Diabetic Man Dies After Health Insurance Loss Forces Him to Use Cheaper Insulin

The couple were planning to marry in October.
Rose Walters and fiance Josh Wilkerson both struggled with type 1 diabetes. Erin Wilson-Weaver

The heart of Erin Wilson-Weaver will forever be riven. 

Her son, who was supposed to be married this fall, is instead dead because he couldn't afford the type of insulin needed to save his life.

"He didn't want to die. He did take care of himself. It all comes down to money," his sobbing mother told InsideEdition.com Thursday. "The same insulin he was using has gone up 300 percent."

The 27-year-old dog kennel worker died in June, after his worried fiancee, Rose Walters, drove down to the canine shelter because Josh Wilkerson wasn't answering his phone. They both worked at the facility, and both had type 1 diabetes.

Wilkerson hadn't felt well the night before he died, and he was pulling an overnight shift at the kennel, so he was sleeping in an office there. His fiancee found him on the floor in a diabetic coma. Five days later, his family stopped the machines keeping him breathing and let him go.

His "brain scan didn't look anything like a normal brain should look," his weeping mother said. His heart was strong, but his mind was irreversibly gone. "He had multiple strokes that fried his brain" after he fell into a coma, his mom said. 

But Wilkerson had been struggling for months with the disease he had been diagnosed with at age 8. Health insurance covered his insulin and medical equipment costs until he was 26, when he aged out of Obamacare's provision that allowed young adults to remain on a parent's insurance police. 

After that, Wilkerson started rationing his insulin intake, a drug he needs like the rest of us need oxygen. "He tried that for awhile," his mother said. He and Walters moved into a house with a rent of $1,000. His monthly insulin costs were $1,200. Walters paid the same amount for her drug.

His mom came across an article about a young man who had died while trying to stagger his insulin usage because the drug was so expensive. She said she sent it to her son with a note reading, "Please don't do this. This is my worst nightmare."

Like any young man, Wilkerson wanted to stand on his own two feet. He was fine, he told his mom. Let me worry about it.

He went to his doctor and said, "What can I do? I can't do this anymore." The physician, Wilkerson's mother said, suggested ReliOn, an older insulin product sold by Walmart for $25 a vial. Known as human insulin, the prescription drug requires up to four hours to take effect and can peak and wane, whereas newer "analogue" insulin kicks in much faster and is far more consistent in regulating blood sugar levels.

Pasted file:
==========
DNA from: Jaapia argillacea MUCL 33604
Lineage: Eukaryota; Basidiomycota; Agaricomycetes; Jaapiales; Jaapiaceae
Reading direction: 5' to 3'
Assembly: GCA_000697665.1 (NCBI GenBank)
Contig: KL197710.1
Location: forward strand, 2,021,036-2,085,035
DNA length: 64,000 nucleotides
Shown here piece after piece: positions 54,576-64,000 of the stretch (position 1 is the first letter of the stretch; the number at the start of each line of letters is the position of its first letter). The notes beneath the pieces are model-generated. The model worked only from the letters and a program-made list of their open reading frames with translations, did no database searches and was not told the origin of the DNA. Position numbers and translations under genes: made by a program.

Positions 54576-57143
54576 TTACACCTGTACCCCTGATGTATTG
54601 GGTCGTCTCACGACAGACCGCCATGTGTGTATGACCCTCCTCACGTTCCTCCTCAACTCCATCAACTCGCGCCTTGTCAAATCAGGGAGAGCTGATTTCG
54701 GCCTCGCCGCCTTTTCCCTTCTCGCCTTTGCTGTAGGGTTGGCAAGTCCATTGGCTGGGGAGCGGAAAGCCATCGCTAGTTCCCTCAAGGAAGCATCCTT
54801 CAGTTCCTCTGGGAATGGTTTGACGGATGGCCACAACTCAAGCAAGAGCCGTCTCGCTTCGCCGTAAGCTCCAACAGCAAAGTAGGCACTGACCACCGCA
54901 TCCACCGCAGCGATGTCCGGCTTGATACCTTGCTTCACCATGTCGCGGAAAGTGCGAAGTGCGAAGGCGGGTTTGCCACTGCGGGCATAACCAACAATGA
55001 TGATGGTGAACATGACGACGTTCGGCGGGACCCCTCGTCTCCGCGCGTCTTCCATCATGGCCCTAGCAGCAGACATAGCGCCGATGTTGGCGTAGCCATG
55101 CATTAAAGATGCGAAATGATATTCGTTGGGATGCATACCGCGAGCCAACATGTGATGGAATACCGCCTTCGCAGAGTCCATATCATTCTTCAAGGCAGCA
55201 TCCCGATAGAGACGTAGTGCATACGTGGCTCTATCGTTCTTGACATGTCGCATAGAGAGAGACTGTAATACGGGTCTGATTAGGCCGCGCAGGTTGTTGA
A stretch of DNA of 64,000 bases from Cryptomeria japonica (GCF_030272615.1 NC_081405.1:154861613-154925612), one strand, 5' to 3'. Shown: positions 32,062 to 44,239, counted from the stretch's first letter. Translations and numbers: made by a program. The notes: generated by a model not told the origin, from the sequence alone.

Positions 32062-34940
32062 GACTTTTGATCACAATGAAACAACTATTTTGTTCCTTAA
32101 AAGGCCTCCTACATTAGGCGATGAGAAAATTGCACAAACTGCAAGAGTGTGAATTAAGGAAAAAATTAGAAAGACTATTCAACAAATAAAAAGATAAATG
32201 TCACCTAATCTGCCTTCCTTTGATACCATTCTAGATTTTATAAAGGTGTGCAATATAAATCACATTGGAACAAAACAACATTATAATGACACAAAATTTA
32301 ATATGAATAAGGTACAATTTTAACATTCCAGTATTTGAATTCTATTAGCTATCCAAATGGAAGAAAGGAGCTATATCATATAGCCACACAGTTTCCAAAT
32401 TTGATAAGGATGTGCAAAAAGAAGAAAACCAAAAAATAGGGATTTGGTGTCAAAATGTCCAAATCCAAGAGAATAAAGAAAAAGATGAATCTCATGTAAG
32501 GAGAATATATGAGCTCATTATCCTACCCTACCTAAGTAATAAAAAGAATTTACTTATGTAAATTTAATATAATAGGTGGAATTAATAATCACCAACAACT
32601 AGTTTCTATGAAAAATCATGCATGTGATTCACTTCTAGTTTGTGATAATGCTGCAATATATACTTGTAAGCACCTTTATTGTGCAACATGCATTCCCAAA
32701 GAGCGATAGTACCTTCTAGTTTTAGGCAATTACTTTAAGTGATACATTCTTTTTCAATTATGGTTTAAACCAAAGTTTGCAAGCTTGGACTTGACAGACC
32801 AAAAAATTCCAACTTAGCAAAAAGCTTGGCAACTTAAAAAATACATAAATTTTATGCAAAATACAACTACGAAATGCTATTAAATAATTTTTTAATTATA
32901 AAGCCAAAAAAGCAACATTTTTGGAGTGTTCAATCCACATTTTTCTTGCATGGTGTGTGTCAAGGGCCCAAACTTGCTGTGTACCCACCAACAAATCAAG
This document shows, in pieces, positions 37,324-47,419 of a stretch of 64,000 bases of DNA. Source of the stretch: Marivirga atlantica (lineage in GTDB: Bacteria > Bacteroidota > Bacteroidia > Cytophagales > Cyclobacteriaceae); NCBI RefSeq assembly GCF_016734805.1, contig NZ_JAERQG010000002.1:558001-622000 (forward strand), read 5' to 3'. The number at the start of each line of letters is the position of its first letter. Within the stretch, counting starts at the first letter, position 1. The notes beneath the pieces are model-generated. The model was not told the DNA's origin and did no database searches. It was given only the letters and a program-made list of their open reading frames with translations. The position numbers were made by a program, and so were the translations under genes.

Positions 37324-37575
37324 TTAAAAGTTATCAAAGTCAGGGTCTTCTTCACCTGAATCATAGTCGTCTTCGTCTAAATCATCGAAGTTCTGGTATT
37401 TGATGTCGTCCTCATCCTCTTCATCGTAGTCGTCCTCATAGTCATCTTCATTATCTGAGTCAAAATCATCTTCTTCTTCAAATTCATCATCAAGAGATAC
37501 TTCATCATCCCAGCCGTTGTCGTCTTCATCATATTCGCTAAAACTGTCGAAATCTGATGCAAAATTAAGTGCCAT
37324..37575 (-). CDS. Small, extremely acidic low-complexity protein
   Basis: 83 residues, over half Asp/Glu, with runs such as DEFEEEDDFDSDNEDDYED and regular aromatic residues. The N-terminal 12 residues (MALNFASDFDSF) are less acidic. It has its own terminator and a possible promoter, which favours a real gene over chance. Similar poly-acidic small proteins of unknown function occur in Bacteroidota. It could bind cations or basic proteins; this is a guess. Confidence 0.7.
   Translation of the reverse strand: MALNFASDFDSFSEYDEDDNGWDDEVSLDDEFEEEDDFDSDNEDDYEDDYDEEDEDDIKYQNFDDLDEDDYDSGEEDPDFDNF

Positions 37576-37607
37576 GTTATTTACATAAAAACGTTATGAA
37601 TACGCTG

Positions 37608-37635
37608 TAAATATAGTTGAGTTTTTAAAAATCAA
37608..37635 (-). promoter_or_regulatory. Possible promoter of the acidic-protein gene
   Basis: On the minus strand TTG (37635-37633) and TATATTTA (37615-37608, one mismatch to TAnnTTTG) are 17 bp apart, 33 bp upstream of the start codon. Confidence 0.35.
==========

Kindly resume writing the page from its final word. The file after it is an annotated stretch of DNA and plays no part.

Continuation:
The older insulin worked fine for Walters, but Wilkerson's body didn't tolerate it as well, his mother said. He hid much of this from his mom, saying "he was OK," his mother recalls. But he clearly wasn't. 

Escalating insulin costs have prompted demonstrations outside pharmaceutical companies in recent months and a congressional hearing on skyrocketing prices in Washington, D.C. 

Reports also have grown of people dying because they could not afford ever-increasing insulin bills. In response, some drug manufacturers have pledged to offer less expensive versions, but critics say the process is taking too long and doesn't significantly cut costs.

"The pharma companies are raking in profits. They basically have a monopoly on the market,"  Allison Bailey, U.S. advocacy manager for T1International, told InsideEdition.com. Prices have risen "1,300% since 1986," she said. "There are a lot of patients who are fighting for their lives."

Wilson-Weaver said her son was one of them. In the days before his death, Wilkerson told his fiancee that he "just really felt sick," his mom said. "He kept throwing up. His sugar was really high." His fiancee told him to take more insulin, and he did. "But it did not take effect quickly enough," his mother said. 

The next morning, when Wilkerson didn't answer his phone, Walters headed for the kennel. 

The spiraling costs of insulin cost Wilkerson his future, according to his mother.

She had seen it before. Her father also had type 1 diabetes. He died at 38. She was just a young girl. She is riddled with guilt that she passed that disease to her son. "I wish I could have saved my son's life," she said. She had been unaware that insulin was available in Mexico and Canada at a fraction of the U.S. cost. 

"My job now, for my son, is to make a change for the future. These poor kids now, who are facing the same situation, they can't afford to live. There are young people living out of their cars ... and they're just barely making it because they have to pay for their own insulin.

"It just breaks my heart," she said, crying anew. "This shouldn't be happening in our wonderful country. It just shouldn't be."

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